Pessimister thinks all times past were better. But in case you haven't noticed, these are clear long run trends in the U.S. economy--a successful market-oriented economy:
1. Working hours decrease while real salaries rise--the pie gets bigger and people have more time to spare.
2. Women labor force participacion has increased while household work decreases--given the payoffs, women are revealing their preferences towards non-household working hours.
3. The share of expenses in recreation goods increase while its price decreases--people are having fun!
There are no ifs or buts here: these are good news. So... how come? Jeremy Greenwood and Guillaume Vandenbroucke provide and answer in Hours Worked: Long-Run Trends:
For 200 years the average number of hours worked per worker declined, both in
the market place and at home. Technological progress is the engine of such
transformation. Three channels of effect will be stressed here.
First, technological progress increases wages. On the one hand, an increase in real wages should motivate more work e¤ort since the price of consumption goods in terms of forgone leisure has fallen. On the other hand, for a given level of work effort a rise in wages implies that individuals are wealthier. People may desire to use some of this increase in living standards to enjoy more leisure.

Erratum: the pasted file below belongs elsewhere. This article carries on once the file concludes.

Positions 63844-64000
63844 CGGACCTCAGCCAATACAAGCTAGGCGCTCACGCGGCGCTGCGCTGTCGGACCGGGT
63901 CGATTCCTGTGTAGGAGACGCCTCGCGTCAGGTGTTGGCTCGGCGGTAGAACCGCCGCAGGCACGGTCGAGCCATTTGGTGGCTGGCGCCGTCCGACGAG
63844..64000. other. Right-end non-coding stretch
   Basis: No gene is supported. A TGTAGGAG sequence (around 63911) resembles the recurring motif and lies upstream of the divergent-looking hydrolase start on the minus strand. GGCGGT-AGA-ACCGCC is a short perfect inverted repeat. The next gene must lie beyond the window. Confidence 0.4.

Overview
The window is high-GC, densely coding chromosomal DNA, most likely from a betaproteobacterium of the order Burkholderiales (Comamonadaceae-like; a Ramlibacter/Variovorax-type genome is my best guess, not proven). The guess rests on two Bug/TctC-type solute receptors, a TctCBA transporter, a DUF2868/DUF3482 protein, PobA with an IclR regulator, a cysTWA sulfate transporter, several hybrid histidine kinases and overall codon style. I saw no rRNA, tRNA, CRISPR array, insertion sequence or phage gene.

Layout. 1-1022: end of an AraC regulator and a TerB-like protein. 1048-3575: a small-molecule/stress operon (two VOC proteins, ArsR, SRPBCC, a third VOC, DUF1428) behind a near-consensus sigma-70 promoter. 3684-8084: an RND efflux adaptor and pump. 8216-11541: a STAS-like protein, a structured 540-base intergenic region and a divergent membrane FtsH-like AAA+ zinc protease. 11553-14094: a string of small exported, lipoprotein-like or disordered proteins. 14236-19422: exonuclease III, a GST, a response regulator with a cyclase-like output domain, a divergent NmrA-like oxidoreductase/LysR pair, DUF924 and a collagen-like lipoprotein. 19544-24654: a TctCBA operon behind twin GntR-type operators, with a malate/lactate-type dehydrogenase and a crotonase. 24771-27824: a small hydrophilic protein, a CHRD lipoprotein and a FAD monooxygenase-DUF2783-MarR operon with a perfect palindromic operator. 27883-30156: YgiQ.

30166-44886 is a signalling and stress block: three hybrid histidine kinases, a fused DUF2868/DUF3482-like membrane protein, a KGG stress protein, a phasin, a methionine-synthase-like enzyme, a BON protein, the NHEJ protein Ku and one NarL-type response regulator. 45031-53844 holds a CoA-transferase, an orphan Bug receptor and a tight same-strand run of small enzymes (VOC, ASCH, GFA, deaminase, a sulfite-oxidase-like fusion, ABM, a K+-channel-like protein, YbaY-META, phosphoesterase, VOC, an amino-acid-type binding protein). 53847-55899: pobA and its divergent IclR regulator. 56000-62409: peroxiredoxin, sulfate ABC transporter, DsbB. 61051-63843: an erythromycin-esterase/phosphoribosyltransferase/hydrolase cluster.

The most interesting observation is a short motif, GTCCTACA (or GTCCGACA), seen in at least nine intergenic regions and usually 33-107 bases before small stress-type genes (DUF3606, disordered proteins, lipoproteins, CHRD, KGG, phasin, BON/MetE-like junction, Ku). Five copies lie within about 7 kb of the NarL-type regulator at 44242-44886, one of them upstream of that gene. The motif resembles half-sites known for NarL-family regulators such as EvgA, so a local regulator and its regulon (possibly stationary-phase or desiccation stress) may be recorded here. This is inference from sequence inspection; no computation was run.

Second, the value of not working has also risen due to the advent of many new leisure goods. Leisure goods by their very nature are time using. Think about the impact of the following products: radio, 1919; television, 1947; monopoly, 1934; videocassette recorder, 1979; Nintendo and Trivial Pursuit, 1984.
Third, other types of new household goods have reduced the need for housework. These household goods are time saving. Examples are: electric stove, 1900; iron, 1908; frozen food, 1930; clothes dryer, 1937; Tupperware, 1947; dishwasher, 1959; disposable diaper (Pampers), 1961; microwave oven, 1971; food processor, 1975. Some goods can be both time using or time saving depending on the context: the telephone, 1876; IBM PC, 1984.